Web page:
It’s a buy for longs. Something like Zillow could eradicate the current agent and bank system, cutting out thousands from the purchase.

    They could not only find houses, but act as a marketplace. Clearly prices are moving towards car prices. The home page of the PI is featuring Polygon homes, brand new, for $139,000! You could select and buy a house all in one day on Zillow.

    Even better, you could “swap” houses…trade across the country. It could be come an arbitrage site for housing.

    The possibilities are endless and they (and Redfin and HotPads) are so well positioned its hard to see anything but success for a real estate based social network.

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  18. 18
    Notorious ART says:

    RE: Real World Express @ 17

    The possibilites are endless. I can see it now – Groupon and Zillow for a strategic partnership and give customers the “Zoupon”. 50% off on houses and if you buy within 30 days you get your very own Pink Pony – with a saddle autographed by Andrew Mason. What a killer deal!

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  19. 19
    ray pepper says:

    RE: Kary L. Krismer @ 16

    Oh yes they are still around. Nice building in Kirkland. Still flush with cash but burning it by the day…Lead Generation that kicks the customer to a Realtor simply is not tolerated by our educated NW population. Travel other areas of the country and I can see why Agents still pay for these leads.

    http://finance.yahoo.com/news/More-Than-50000-Real-Estate-iw-2486959219.html?x=0&.v=1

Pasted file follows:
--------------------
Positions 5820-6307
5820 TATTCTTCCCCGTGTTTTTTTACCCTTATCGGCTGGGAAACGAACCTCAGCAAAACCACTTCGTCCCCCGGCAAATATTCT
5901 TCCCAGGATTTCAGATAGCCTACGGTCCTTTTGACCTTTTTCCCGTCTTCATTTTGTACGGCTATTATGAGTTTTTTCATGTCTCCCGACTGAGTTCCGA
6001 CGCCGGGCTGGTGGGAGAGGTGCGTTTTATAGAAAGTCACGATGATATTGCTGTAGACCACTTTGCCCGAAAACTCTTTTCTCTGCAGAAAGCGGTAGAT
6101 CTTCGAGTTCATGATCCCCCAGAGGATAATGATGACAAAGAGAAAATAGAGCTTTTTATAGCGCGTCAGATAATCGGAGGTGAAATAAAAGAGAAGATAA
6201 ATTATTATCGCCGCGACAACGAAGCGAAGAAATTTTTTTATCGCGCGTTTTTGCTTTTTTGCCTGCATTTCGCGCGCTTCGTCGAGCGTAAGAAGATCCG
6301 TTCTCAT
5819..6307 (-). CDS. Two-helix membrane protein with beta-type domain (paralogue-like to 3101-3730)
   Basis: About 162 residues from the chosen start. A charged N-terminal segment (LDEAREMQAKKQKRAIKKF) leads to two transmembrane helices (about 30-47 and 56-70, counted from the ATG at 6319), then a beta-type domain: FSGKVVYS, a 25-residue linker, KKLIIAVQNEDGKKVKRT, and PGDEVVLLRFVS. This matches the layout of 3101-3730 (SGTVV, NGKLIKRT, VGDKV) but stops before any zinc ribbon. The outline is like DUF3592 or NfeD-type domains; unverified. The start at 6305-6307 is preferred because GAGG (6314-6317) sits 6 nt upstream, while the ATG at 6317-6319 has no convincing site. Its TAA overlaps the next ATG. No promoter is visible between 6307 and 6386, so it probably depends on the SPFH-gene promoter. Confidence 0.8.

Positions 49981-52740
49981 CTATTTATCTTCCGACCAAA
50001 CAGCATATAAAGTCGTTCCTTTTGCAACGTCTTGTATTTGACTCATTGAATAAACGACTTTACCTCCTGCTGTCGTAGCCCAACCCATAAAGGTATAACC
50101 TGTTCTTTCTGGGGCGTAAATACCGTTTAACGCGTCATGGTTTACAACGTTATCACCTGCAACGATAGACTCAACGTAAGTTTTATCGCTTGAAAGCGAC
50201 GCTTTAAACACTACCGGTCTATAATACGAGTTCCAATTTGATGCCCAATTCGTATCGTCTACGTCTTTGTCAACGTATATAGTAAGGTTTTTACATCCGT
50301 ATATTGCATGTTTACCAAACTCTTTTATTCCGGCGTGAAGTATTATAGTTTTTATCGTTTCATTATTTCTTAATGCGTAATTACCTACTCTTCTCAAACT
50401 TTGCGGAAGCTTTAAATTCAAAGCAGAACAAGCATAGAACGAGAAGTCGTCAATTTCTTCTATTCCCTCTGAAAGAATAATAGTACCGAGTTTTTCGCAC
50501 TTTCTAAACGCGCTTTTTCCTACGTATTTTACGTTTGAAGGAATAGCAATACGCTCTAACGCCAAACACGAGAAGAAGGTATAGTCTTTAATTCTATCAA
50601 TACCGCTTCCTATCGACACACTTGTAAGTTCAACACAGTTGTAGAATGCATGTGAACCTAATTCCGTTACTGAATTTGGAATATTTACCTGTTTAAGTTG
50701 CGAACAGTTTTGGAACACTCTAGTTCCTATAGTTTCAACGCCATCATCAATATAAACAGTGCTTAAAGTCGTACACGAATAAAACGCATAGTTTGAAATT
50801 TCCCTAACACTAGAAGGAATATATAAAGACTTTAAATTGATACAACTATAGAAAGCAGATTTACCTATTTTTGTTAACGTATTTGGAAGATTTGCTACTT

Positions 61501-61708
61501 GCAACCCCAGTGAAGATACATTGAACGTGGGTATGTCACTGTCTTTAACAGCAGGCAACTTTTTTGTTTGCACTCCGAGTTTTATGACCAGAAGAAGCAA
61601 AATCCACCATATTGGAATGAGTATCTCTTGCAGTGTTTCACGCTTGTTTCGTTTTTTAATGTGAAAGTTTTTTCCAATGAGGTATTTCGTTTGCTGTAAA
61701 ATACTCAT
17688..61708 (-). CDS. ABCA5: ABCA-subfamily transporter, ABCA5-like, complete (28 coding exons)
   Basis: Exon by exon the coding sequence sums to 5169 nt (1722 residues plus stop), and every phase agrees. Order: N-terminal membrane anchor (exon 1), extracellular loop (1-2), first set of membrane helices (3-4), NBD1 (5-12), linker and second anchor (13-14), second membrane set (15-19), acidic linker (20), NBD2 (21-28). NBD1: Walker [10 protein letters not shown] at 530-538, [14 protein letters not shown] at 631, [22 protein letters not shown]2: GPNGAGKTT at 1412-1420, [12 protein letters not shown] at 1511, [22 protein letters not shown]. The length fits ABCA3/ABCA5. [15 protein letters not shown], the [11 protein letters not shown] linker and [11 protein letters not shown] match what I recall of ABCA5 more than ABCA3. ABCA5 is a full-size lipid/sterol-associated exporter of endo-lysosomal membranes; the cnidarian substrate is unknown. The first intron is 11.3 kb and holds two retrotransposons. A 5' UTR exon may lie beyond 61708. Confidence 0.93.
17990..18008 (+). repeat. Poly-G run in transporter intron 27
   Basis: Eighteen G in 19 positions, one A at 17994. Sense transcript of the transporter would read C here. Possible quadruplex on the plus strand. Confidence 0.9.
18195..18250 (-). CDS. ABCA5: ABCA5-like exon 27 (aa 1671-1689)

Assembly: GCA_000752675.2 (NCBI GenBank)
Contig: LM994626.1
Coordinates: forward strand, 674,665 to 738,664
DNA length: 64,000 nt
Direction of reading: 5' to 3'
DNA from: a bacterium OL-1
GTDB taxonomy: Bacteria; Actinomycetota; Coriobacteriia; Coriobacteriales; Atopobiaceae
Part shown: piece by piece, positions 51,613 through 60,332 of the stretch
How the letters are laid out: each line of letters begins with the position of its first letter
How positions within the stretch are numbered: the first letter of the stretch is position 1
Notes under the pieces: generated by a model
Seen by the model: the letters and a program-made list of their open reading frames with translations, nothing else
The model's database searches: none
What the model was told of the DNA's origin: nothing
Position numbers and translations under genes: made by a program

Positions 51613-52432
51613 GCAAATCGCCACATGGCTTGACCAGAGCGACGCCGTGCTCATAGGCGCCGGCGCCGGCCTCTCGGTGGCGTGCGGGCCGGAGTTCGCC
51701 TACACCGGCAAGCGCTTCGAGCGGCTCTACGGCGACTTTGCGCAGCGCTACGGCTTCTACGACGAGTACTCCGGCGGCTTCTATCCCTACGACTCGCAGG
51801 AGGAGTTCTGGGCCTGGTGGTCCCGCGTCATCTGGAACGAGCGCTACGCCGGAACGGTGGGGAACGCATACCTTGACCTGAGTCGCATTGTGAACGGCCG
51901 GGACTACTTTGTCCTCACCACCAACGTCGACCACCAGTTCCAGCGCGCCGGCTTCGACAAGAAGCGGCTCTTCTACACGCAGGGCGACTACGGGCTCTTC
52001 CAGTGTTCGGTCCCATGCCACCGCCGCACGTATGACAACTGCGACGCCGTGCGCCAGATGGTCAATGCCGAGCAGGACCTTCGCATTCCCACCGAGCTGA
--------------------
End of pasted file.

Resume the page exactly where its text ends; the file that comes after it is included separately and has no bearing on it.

I have a Broker friend in another State that sucks up 1000 a month just so they can operate in that state. He does absolutely nothing but give his name and office. What a golden ticket……………………until the well runs dry( about 4 years at current burn rate)

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  20. 20
    ChrisM says:

    As someone looking to buy a home, I have nothing but contempt for Zillow.

    Their listings are riddled with errors, and they could not care less. Back in 2007-2008 I reported I don’t know how many errors in lot size listings, only to get back the response “oh, there are so many listings you couldn’t possibly have them all be correct.”

    I’m talking order of magnitude errors in lot sizes, something like getting acres and square feet confused. Anyone searching for properties of a certain minimum lot size can forget about using Zillow.

    Nowadays, I occasionally stumble across cases where Zillow doesn’t even know a property is on the MLS! That would be great, as a buyer, to completely miss out on a property due to relying in Zillow to actually show all the listings!

    From this buyer’s perspective, what SOMEONE needs to do is present national listings and simply copy RedFin’s website.

    Then again, if people really believe Zestimates then I guess they deserve Zillow.

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  21. 21
    Still Anonymous says:

    Sure, they lose a little bit of money every year, but they make up for it in volume.

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  22. 22
    The Tim says:

    By ChrisM @ 20:

    Nowadays, I occasionally stumble across cases where Zillow doesn’t even know a property is on the MLS! That would be great, as a buyer, to completely miss out on a property due to relying in Zillow to actually show all the listings!

    Yeah, here’s the Zillow timeline for the home I bought in May:

    • March 14: The home is listed.